In reading the piece written by the journal’s editor-in-chief regarding the future of nursing I was impressed with the sweeping reform goals. I was somewhat disappointed however by the expert committees’ #6 goal. Not that I disagree that nursing needs to increase the number of PhD-prepared nurses. Instead I was disappointed that yet again nursing has failed to recognize the importance of the DNP prepared clinician.
While research focused nurses promote the growth and support of nursing theory our profession needs to finally demand that practicing NP clinicians are as equally educationally prepared as our healthcare counterparts (MD, PT, etc.). Instead as a profession we continue to support a multi-level NP education system that by design keeps our profession from the ability to demand equality in practice issues.
As a long time (25 yr APN) NP provider I understand the resistance to this movement. Having said this, I also know that obtaining my DNP has not only given me an expanded view of healthcare needed to address the global issues facing our profession, but has also prepared me to be a clinical patient healthcare expert. Nursing needs to promote and increase both PhD and DNP practitioners as these are opposite sides of the same coin. Both are required one to perform research the other to institute and support clinical findings that promote and enact nursing research findings then recommending additional care gaps for future research.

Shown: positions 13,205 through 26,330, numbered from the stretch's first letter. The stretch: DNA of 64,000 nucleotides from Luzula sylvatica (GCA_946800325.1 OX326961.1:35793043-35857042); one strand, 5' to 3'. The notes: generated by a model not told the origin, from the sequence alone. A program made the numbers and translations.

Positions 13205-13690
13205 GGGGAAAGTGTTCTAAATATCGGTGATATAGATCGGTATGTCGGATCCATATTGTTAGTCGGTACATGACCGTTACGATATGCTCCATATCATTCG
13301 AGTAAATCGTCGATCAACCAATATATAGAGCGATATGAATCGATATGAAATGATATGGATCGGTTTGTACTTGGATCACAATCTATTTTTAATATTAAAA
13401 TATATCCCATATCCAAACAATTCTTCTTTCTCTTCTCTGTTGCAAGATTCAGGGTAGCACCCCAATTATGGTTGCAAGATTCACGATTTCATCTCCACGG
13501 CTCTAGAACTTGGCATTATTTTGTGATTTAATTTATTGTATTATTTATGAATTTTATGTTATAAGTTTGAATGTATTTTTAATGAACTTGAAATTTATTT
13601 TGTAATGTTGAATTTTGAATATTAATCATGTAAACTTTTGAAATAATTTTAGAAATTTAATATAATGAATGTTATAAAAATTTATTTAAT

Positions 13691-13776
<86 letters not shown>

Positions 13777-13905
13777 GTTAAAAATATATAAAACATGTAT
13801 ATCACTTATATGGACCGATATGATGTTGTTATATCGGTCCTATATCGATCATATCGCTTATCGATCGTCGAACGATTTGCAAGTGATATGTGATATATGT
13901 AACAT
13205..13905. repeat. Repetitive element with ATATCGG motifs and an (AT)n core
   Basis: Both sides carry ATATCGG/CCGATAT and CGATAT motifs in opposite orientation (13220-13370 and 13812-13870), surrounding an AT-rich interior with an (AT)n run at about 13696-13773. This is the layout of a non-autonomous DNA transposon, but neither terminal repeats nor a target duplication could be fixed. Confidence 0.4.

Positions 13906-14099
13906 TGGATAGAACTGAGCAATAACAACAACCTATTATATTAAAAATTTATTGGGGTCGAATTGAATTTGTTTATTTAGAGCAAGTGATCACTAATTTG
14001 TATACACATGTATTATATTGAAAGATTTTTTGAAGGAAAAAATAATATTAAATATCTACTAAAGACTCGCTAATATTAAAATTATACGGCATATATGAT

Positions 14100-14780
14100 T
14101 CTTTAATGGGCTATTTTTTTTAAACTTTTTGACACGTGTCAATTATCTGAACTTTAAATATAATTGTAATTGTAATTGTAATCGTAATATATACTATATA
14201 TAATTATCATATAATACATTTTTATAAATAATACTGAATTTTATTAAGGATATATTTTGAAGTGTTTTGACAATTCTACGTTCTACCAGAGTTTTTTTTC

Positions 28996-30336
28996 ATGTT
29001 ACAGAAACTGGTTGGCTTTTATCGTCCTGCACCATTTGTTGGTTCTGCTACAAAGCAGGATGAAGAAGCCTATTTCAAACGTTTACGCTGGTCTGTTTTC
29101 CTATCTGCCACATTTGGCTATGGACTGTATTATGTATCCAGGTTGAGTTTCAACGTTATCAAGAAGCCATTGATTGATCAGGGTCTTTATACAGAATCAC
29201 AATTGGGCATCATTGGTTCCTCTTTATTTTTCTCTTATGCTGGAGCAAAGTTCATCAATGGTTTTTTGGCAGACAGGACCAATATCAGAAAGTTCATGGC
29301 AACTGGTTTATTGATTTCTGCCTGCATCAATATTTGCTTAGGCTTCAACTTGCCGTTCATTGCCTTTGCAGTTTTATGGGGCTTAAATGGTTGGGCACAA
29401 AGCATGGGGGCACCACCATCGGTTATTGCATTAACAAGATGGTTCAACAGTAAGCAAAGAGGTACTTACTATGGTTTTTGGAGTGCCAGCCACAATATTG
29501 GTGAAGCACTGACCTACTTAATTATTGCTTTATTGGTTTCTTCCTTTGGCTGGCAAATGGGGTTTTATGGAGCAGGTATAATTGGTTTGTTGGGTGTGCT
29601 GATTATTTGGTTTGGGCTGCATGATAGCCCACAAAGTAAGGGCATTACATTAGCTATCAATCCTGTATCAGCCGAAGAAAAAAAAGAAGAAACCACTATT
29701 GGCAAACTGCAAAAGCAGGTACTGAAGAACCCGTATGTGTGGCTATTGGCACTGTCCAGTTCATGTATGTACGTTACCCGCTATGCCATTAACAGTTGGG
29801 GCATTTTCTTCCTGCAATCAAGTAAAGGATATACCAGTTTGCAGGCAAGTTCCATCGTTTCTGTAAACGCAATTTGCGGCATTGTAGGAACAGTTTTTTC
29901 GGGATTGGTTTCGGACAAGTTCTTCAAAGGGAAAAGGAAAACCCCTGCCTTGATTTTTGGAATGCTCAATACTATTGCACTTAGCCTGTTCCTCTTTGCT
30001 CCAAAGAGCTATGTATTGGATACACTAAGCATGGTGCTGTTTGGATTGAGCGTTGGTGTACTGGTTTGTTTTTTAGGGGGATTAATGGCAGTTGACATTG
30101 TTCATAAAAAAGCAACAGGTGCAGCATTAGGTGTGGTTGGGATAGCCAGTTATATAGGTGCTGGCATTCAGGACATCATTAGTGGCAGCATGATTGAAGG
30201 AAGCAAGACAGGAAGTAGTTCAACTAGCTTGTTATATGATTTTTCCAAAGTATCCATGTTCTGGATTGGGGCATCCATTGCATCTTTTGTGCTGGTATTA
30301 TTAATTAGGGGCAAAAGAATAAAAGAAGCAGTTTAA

Just my thoughts and reflections on future nursing profession goals. The importance of and contribution by nurses to positive patient outcomes has long been downplayed within the healthcare system. As the rest of our country moves towards equality nursing needs to recognize that our fight for professional equality is long overdue.
Sharon Hendricks, DNP, AGACNP-BC/FNP-C/CNM